Does Love Drive You Mad?
In 1990, a study in Italy indicated that people who have recently fallen in love have some of the symptoms of 'Obsessive Compulsive Disorder' or OCD. People with OCD behave obsessively about certain things. They might be constantly washing their hands, or need to continually check to see if the door is closed.
Does love make you sad?
Rather than making you happy, love could actually make you depressed. One symptom of OCD appears to be unusually low levels of the neuro-transmitter 'serotonin'. Low levels of serotonin have been associated with anxiety and depression. Italian students who claimed they had recently fallen in love were found to have serotonin levels 40% lower than their peers.
However, the biochemical effect of falling in love didn't last forever. When the same students were tested after their relationship was a year old, their levels had returned to normal. One author of the study has suggested that we require this chemical response for relationships to survive. After all, we'd have to be mad to fall in love wouldn't we?
Another interesting finding is that people with low serotonin levels tend to have a lot of sex. If men have a particular version of a gene known as the 'serotonin transporter', they will have lower levels of serotonin in their brains. They tend to be more anxious than other men and also more sexually active.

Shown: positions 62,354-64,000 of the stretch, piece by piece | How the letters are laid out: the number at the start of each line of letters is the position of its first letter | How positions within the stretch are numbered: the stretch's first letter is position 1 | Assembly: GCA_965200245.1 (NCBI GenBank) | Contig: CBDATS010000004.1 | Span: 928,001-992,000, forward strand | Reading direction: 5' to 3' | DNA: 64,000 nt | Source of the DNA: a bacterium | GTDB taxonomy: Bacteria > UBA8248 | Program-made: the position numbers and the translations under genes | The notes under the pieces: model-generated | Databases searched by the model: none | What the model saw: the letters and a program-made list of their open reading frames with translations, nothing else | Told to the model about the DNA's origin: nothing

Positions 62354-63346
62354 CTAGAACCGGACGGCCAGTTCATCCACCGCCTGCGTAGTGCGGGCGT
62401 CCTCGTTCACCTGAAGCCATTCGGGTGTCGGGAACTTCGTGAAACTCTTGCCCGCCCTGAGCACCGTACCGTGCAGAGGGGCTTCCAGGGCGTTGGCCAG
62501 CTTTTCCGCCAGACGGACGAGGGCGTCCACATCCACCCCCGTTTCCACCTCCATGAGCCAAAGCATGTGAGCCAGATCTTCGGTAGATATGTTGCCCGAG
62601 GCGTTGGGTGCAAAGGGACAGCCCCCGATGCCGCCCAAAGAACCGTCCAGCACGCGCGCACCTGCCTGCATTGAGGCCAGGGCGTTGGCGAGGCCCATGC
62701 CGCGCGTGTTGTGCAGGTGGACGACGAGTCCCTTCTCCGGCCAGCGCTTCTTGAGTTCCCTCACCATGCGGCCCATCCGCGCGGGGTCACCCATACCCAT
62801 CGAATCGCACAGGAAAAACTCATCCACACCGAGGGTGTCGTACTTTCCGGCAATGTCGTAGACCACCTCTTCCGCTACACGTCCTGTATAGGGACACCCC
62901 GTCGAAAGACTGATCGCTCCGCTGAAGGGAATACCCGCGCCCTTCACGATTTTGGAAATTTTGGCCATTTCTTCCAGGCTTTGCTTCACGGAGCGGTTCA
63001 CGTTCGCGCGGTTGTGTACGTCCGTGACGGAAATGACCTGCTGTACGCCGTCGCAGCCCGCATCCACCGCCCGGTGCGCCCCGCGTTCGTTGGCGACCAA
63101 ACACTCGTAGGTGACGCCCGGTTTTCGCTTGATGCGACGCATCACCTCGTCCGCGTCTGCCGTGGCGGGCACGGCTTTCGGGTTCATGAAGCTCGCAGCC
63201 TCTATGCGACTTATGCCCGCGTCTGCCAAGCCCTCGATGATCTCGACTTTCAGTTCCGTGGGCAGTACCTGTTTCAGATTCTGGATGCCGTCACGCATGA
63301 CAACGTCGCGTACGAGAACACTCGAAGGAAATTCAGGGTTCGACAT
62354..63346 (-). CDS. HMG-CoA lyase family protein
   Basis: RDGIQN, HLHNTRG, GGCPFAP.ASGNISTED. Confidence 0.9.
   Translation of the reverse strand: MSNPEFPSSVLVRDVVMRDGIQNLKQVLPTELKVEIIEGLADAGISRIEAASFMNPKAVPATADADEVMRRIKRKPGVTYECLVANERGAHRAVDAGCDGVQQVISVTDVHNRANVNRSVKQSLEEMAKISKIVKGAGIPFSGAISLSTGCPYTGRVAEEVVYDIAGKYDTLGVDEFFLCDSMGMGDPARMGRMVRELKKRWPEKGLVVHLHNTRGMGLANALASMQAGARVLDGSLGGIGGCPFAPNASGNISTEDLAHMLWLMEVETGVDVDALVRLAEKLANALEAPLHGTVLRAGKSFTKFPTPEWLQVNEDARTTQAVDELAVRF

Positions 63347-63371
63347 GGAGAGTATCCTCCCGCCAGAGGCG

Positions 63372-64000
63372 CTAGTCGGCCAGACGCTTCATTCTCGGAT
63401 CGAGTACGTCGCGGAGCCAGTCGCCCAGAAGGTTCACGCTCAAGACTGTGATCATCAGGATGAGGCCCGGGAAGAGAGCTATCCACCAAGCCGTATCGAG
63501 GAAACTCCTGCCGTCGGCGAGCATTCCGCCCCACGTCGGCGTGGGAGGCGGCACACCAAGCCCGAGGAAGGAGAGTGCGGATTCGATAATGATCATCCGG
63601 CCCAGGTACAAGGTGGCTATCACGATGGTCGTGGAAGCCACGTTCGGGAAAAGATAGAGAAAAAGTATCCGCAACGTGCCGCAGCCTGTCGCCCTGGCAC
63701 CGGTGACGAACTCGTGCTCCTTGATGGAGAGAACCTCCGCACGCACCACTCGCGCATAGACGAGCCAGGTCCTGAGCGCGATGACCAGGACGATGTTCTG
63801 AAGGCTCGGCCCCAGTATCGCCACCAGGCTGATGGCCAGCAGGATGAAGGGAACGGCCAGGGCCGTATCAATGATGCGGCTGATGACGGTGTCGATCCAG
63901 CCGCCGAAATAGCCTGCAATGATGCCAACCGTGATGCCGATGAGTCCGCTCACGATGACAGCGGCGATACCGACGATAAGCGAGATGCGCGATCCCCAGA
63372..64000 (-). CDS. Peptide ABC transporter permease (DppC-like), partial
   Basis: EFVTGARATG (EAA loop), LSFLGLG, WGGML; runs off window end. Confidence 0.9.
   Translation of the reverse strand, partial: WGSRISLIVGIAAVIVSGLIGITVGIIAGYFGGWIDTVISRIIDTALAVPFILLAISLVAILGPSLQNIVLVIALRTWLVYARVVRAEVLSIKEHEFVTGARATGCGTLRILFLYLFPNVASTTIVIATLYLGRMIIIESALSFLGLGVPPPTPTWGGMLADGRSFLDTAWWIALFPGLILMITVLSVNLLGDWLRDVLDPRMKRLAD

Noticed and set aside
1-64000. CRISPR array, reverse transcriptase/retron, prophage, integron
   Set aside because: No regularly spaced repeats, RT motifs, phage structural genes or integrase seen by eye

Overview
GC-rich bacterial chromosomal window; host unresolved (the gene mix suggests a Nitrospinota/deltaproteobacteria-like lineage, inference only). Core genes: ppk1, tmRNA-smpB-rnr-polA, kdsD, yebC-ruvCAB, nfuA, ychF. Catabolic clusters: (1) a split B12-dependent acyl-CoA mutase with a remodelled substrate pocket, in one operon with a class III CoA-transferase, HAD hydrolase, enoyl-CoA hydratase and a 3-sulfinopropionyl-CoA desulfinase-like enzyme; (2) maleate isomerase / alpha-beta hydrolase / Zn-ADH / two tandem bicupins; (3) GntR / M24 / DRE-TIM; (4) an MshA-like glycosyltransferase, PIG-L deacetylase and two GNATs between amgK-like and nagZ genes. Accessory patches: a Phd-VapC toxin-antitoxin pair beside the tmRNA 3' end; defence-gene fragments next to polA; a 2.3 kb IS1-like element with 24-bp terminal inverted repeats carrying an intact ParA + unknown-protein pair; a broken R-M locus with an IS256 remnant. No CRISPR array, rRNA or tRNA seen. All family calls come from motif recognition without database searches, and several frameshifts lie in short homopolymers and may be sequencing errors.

Love on the brain
Brain imaging techniques have been put to use in the name of love. Andreas Bartels and Semir Zeki at University College London used functional Magnetic Resonance Imaging (fMRI) to take pictures of the lover's brain.
Whilst inside the scanner, loved-up students were shown pictures of their new flame. They were also shown images of platonic friends of the opposite sex. Zeki and Bartels were struck by how clear cut the pattern of brain activity was when students were looking at their new love.
Four areas of the brain became active, and one area noticeably inactive, when the students had love on their mind. The active areas include one responsible for 'gut' feelings and one that is known to respond to euphoria-inducing drugs. The lights go off however, in the prefrontal cortex, an area that is overactive in depressed patients.